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Zoos aid China's panda refuge

WASHINGTON – The National Zoo and three other U.S. zoos with giant pandas are launching an effort to raise money for colleagues in an earthquake-ravaged section of China that is home to a renowned panda facility.

The Wolong National Nature Reserve, in Sichuan province, was only a short distance from the epicenter of the earthquake that struck May 12. National Zoo officials said they think five workers at the reserve died.

Two of the roughly 50 pandas at the reserve’s breeding center escaped, although one was found, a zoo official said. There was extensive damage in the region, and staff members are living in tents, the zoo’s Web site said. An appeal for donations is posted on the Web site at http://nationalzoo.si.edu/animals/giantpandas.

There are strong professional ties among panda experts in both countries, zoo spokeswoman Pamela Baker-Masson said, and a representative of the National Zoo had been scheduled to visit the reserve this month.

“Everyone who knows about giant pandas in the field knows about the Wolong National Nature Reserve,” said David Wildt, head of the zoo’s Center for Species Survival, who was to have made the trip.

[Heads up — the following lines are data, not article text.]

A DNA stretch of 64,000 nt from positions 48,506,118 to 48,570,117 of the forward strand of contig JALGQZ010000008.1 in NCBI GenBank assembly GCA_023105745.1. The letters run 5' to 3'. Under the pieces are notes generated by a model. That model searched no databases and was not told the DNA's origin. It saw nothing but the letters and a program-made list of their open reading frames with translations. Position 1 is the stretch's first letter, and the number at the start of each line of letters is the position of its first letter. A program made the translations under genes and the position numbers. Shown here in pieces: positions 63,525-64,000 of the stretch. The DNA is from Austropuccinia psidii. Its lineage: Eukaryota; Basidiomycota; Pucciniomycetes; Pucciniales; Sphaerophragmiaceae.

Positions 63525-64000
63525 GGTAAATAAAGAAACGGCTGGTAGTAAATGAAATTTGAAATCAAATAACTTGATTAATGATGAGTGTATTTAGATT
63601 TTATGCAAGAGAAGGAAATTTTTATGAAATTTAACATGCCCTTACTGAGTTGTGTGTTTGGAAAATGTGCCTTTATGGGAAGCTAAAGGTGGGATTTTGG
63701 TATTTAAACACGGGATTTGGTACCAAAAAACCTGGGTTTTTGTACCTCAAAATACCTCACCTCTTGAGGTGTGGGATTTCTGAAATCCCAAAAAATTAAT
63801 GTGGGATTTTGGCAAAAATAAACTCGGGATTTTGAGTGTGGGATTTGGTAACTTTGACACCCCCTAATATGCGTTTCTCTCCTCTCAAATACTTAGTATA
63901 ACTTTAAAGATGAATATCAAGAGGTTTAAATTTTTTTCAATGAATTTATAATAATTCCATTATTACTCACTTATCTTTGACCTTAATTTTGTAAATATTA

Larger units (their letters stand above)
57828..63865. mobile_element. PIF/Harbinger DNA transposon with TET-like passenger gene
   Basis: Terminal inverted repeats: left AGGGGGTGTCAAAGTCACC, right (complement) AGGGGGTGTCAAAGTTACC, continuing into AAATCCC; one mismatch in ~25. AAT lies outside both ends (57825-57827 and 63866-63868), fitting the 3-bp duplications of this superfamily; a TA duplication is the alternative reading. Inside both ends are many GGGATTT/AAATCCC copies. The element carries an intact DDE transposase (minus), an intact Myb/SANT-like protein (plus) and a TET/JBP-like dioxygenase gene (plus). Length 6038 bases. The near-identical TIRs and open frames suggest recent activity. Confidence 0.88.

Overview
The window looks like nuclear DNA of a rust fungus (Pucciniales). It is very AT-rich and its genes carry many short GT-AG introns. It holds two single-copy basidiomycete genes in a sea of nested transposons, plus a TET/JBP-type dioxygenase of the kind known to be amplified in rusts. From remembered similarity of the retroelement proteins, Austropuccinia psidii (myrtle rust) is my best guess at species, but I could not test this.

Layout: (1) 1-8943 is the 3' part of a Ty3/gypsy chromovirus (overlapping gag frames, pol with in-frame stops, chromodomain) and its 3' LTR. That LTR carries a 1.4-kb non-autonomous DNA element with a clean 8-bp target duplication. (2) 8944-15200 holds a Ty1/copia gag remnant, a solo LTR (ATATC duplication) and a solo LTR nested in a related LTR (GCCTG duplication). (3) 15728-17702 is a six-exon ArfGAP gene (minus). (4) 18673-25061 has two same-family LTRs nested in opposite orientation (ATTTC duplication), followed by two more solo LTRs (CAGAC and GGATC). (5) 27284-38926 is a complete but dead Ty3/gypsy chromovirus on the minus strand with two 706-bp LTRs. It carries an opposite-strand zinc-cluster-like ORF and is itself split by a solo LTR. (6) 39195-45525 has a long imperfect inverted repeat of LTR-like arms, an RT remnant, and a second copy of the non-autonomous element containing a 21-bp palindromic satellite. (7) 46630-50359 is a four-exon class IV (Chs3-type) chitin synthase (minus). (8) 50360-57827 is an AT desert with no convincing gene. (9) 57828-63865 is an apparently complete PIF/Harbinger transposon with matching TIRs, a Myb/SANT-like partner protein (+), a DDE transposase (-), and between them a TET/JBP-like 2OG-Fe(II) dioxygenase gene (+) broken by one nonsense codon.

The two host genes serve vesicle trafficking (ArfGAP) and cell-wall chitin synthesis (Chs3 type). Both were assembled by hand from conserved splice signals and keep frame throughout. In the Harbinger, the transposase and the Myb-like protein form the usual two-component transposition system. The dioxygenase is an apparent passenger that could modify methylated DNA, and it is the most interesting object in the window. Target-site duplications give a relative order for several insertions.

The National Zoo is joining zoos in Atlanta, Memphis and San Diego to raise money to assist Chinese colleagues, Baker-Masson said.

“We can wire them money, and it can be immediate, and it can go right to the staff at Wolong,” she said. “Because of our established partnership, we have a mechanism to deliver the funds quickly, expeditiously, to the people who need them now.”

Wildt said that of the 35 enclosures at the reserve’s breeding center, 14 were destroyed and 18 were severely damaged.

He said that about five days after the earthquake, the zoo got an e-mail from the Wolong facility’s director, Zhang Hemin, saying, “We need your help.”

“Our first concern was, of course, for our friends and colleagues,” Wildt said.

“My thought was, if our colleagues are okay, the giant pandas will be okay. We’ve worked with these people very, very closely.

“We really think that probably one of the greatest needs up there is going to be for temporary shelters,” he said.

“And we’re talking more than tents. This is going to be a long-term process. It’s beautiful country, but it gets wet and cold.”

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